“Pink champagne/tastes the same,” or so says Kathleen Edwards. Such a minuscule detail, posing as a chorus in the aptly titled “Pink Champagne,” shouldn’t matter. However, such specificity, so emotively transmitted, is part of the reason Edwards’ latest record, Voyageur, handles the naturally gentrified genre of folk-pop with such grace and uniqueness. But then again, when given a record produced by Justin Vernon and featuring such varied guest as John Roderick and Norah Jones, one is almost begging genre lines to be crossed.
Possibly because of Vernon and Edwards collaborating on the boards, Voyageur’s color palette is far deeper than her previous three LPs. She still has the road-worn troubadour trope down pat (Opener “Empty Threat” is still one of the best songs on the record.), but there are some welcome changes of pace here, and some songs are downright outside of folk. “Soft Place to Land” is about as Death Cab for Cutie as one can get, and “Change the Sheets,” if you squint hard enough, resembles Taylor Swift.
But back to that pink champagne thing, for a bit. The tendency might be to call these off-folk cuts from Voyageur a variation on Starbucks-y, adult alternative fare. True enough, “Change the Sheets” would probably work well with a latte. But to insinuate that Edwards is innocuous background music would deny her still-restless heart, moreso ignoring the calmness and confidence with which she bears out such a heart. To say the way she sings, “I used to make you happy/but I don’t know you” on “House Full of Empty Rooms” is just mindless verbiage to go with a placating aura is to almost completely miss the point. Pink champagne may taste the same, but Edwards doesn’t.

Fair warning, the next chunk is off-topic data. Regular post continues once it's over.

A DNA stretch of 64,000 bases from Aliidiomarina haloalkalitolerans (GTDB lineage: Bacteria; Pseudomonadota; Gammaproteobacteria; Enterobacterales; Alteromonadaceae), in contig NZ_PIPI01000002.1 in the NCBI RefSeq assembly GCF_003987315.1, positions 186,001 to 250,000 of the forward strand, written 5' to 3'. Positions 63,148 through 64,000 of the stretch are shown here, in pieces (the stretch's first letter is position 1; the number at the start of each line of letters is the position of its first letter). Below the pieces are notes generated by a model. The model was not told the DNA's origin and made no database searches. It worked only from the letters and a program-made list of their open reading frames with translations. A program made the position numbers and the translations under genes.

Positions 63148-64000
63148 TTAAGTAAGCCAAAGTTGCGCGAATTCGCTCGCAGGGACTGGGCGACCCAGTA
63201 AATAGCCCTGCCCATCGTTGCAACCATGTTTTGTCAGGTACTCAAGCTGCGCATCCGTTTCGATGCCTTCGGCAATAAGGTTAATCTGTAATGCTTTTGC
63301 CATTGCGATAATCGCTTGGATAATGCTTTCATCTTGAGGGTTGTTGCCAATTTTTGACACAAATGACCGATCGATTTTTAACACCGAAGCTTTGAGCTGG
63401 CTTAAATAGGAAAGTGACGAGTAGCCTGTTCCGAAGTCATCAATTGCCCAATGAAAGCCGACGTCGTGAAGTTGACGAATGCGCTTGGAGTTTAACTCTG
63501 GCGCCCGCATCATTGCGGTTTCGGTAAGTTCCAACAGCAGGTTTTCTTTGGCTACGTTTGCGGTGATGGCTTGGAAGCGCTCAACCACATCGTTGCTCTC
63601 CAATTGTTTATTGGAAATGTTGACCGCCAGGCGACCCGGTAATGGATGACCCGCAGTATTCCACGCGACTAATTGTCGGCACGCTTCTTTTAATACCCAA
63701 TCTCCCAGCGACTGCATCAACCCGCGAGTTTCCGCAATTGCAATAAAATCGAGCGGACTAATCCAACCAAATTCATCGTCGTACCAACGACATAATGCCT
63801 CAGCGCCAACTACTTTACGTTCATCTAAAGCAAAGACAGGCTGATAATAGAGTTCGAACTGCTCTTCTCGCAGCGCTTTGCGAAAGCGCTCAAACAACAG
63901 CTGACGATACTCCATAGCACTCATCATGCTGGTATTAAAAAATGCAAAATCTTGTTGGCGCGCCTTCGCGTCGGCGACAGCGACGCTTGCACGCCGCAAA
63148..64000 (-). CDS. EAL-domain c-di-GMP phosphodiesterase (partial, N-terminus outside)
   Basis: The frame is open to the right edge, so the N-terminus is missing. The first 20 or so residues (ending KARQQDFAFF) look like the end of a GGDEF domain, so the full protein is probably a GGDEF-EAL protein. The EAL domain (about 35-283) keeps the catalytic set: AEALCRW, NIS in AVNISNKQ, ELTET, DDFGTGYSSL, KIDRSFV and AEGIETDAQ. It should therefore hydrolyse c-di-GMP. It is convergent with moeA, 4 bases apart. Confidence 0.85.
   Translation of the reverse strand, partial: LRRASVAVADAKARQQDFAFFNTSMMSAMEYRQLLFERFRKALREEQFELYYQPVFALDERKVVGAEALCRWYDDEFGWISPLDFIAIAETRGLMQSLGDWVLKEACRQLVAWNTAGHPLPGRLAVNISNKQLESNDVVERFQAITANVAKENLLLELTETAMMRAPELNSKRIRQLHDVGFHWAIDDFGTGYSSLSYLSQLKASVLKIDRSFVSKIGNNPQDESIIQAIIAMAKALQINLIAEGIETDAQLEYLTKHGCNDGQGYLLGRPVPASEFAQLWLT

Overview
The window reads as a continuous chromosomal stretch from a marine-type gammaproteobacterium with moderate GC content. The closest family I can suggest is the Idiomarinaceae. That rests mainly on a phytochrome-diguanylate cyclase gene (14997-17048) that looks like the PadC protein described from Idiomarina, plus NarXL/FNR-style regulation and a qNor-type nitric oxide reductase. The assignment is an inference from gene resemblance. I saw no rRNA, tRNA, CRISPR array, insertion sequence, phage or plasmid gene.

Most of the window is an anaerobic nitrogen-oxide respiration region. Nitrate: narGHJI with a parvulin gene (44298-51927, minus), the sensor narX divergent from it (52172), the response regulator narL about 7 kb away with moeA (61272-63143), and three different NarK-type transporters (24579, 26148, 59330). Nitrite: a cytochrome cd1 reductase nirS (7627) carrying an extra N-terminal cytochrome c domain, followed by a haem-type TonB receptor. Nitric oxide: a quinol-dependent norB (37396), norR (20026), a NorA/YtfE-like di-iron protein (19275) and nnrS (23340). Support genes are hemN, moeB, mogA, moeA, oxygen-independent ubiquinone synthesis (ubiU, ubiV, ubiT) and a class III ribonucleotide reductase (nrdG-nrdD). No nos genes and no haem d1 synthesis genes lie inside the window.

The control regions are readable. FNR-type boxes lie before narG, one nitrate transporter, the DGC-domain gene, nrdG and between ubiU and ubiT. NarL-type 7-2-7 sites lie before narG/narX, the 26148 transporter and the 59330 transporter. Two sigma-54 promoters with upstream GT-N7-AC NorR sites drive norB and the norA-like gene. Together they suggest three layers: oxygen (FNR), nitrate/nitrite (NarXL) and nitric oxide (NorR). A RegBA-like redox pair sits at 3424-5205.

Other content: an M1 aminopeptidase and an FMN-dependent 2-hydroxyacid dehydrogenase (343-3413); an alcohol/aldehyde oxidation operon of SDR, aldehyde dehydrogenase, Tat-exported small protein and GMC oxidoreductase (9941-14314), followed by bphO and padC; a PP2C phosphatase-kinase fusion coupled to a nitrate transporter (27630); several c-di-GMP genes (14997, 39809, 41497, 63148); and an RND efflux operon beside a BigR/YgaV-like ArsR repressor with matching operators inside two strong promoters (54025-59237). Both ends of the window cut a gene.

A close listen would reveal the folly in missing the point, since Edwards has rarely been this consistently excellent and on a set topic, this time (obviously?) voyages. The first song starts off with an albeit empty threat of large-scale geographic change, and the threats gets progressively less empty from there. First, its personal (“Change the sheets/then change me”), then developmental (“you and I will be sidecars/there to chase down the hard stuff”). Then in a final, somewhat brutal, turn, it’s following a deceptive lover down to hell. Her conviction is always the same in these decisions, and that steadfast commitment to movement makes Voyageur’s lesser movements (“Mint”) seem forgivable. By the time Edwards has found a safe distance from her subjects on what’s sure to be a gem of a live cut “For the Record,” there is a resignation to her fate that feels earned, not slapdash.
Conspicuously, the last line of Voyageur is, “For the record/I only wanted to sing songs.” It’s at once true and also far too modest. Edwards is far surpassing her potential as a songwriter by just playing her songs. Vernon certainly has helped here, but it’s testament to Edwards bearing her soul and not, as she sings in “Chameleon/Comedian,” “just [hiding] behind the songs I write.” There is a rawness here, plumbed by a conviction to move and create that makes Voyageur what it is. In that, maybe Edwards is hiding. Her proclivity for claiming herself less special in her narratives belies just how gifted a songwriter, and artist, she has become with Voyageur, her best work.
Kathleen Edwards – Voyageur tracklist:
- “Empty Threat”
- “A Soft Place to Land”
- “Change the Sheets”
- “House Full of Empty Rooms”
- “Pink Champagne”
- “Going to Hell”
- “For the Record”